Moving on, I was familiar with some (not all) of the songs. I recognized “Heigh-Ho” and “Some Day My Prince Will Come.” After watching it, I really could not tell you what other songs there were. They just didn’t stick. I was surprised by the fact that there were long stretches of the movie without much dialogue which primarily focused on actions by the characters (particularly the Dwarfs and animals). Watching the forest animals clean reminded me of the movie Enchanted (a Disney movie which, now that I think of it, heavily alludes to Snow White and makes social commentary on the idea of “happily ever after”) when Amy Adams’s character sings “Happy Working Song” while she and the animals clean the apartment. The Dwarfs attempting to clean seemed even more relatable in the current time.
Anyway, it was different from other Disney movies. I know, this was the first full-length movie by Disney and Walt Disney Studios continued to produce movies after Walt died, so it’s only natural for the style to change. I guess it just wasn’t what I expected. The plot is rather basic, without many (if any) subplots. There isn’t really any character growth (except maybe Grumpy finally coming around to liking Snow White). I was surprised to realize that it is 83 minutes because it seems like the entire plot could have happened in about 15 minutes. I know, then when would the songs come in and when would Walt have the chance to show off the amazing animation skills at the time? And I’m fine with it being a full-feature movie. It just surprised me to know that the movie had enough substance to fill that time. Also, don’t get me wrong: I do recognize the feat accomplished by Walt Disney and his crew. It was an impressive job, and it opened a whole new world of opportunities. Not only were animation and the movie industry changed forever, but also this fairy tale became widely regarded and inspired new takes on the story.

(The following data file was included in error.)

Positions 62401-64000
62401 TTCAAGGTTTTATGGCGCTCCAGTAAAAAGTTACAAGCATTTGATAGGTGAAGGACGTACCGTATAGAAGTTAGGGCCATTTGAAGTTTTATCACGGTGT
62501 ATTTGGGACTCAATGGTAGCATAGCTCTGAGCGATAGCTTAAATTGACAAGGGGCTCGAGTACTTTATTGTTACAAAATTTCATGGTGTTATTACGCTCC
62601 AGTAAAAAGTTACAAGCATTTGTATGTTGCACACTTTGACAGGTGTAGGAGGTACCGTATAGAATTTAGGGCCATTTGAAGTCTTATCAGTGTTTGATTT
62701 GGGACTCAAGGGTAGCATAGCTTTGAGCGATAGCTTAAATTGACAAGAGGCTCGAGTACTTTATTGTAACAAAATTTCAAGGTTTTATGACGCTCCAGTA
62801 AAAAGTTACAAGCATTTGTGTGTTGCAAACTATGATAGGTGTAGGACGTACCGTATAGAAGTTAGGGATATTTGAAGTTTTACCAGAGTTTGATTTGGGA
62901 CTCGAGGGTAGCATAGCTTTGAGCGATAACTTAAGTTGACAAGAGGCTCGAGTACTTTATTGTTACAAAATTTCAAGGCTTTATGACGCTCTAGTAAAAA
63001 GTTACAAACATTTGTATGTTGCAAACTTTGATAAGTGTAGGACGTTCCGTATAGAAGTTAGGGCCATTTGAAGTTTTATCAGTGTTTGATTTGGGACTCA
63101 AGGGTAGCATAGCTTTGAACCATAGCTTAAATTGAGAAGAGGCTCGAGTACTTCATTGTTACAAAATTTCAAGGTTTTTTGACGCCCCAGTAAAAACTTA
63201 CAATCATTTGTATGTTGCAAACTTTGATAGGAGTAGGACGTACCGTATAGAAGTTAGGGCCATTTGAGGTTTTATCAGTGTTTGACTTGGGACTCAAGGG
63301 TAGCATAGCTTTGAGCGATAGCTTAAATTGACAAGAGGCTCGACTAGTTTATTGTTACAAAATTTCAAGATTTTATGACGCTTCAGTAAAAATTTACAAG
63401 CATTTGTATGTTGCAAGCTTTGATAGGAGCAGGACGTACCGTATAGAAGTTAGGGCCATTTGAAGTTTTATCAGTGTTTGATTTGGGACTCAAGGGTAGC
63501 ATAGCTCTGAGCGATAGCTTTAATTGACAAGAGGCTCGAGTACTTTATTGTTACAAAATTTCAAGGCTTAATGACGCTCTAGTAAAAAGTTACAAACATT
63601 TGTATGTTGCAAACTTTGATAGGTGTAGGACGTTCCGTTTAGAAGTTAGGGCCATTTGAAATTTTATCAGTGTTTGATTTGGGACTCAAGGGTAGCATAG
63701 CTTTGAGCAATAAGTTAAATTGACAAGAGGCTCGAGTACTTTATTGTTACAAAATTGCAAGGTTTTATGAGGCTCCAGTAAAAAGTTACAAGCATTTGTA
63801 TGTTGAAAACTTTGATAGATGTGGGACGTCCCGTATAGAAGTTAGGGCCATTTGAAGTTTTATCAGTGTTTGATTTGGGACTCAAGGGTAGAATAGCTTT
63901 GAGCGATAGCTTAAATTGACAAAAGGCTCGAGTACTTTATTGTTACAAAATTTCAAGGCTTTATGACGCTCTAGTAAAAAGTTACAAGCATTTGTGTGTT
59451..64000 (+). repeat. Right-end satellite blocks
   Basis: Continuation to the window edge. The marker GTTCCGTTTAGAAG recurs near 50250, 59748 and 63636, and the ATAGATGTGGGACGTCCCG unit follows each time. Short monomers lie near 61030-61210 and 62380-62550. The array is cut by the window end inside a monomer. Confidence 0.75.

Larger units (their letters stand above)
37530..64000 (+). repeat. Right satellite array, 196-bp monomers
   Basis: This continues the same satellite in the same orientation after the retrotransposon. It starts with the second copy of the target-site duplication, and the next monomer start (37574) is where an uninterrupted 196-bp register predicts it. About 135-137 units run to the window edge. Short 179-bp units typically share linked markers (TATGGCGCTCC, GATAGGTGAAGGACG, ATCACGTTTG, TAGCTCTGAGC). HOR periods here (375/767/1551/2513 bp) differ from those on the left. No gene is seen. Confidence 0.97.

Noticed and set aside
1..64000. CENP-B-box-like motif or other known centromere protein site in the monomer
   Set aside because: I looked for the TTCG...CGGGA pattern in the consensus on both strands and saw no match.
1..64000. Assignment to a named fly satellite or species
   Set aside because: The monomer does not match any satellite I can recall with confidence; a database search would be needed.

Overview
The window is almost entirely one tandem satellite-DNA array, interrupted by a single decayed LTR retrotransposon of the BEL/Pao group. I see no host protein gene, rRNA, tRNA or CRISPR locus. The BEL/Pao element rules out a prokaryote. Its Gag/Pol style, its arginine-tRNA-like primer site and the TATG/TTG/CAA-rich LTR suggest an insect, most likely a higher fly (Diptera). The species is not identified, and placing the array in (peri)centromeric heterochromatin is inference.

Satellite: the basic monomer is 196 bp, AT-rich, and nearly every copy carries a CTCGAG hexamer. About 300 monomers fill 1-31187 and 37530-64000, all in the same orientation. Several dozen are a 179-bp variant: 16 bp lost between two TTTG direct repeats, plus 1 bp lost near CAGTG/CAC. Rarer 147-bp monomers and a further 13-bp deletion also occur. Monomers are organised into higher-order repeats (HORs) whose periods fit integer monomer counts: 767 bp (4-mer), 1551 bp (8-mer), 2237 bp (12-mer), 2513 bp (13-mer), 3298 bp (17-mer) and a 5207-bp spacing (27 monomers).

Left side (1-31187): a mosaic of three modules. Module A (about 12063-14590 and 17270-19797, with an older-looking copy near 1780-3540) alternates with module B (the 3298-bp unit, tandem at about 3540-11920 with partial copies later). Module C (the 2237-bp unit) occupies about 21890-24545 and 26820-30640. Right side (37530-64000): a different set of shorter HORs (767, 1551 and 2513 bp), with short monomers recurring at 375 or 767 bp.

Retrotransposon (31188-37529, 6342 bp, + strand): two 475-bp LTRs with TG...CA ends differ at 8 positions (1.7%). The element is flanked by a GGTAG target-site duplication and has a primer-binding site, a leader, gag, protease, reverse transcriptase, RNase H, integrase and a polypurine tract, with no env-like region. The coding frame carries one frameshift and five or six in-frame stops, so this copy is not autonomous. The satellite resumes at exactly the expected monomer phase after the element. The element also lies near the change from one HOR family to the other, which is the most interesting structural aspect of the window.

Other Versions

I particularly like versions of Snow White that dig deeper into the Evil Queen because she is (obviously) the villain, but there are so many questions! Where did the Magic Mirror come from? Is there more to her hatred of Snow White other than beauty? How did she become queen? I really enjoy three-dimensional villains with whom you can find similarities because it helps to humanize these characters. I also think it can be humbling to know that anyone can be a villain and anyone can be a hero. It’s all a matter of perspective and looking beyond the cliché black-and-white.


Alright, I know I touched on a lot of random topics that concern Snow White and the Seven Dwarfs. It’s not all that cohesive, but I did enjoy writing down my thoughts about it. Overall, I enjoyed the movie and recognize it as a classic (both in terms of Disney movies and in the movie industry). I’m hoping to use my Disney+ membership to go through and watch all of the animated Disney and Disney-Pixar movies (I still haven’t decided about mixed movies such as Mary Poppins and Enchanted that are partially animated and partially live action) and then review them. We’ll see if I follow through with that!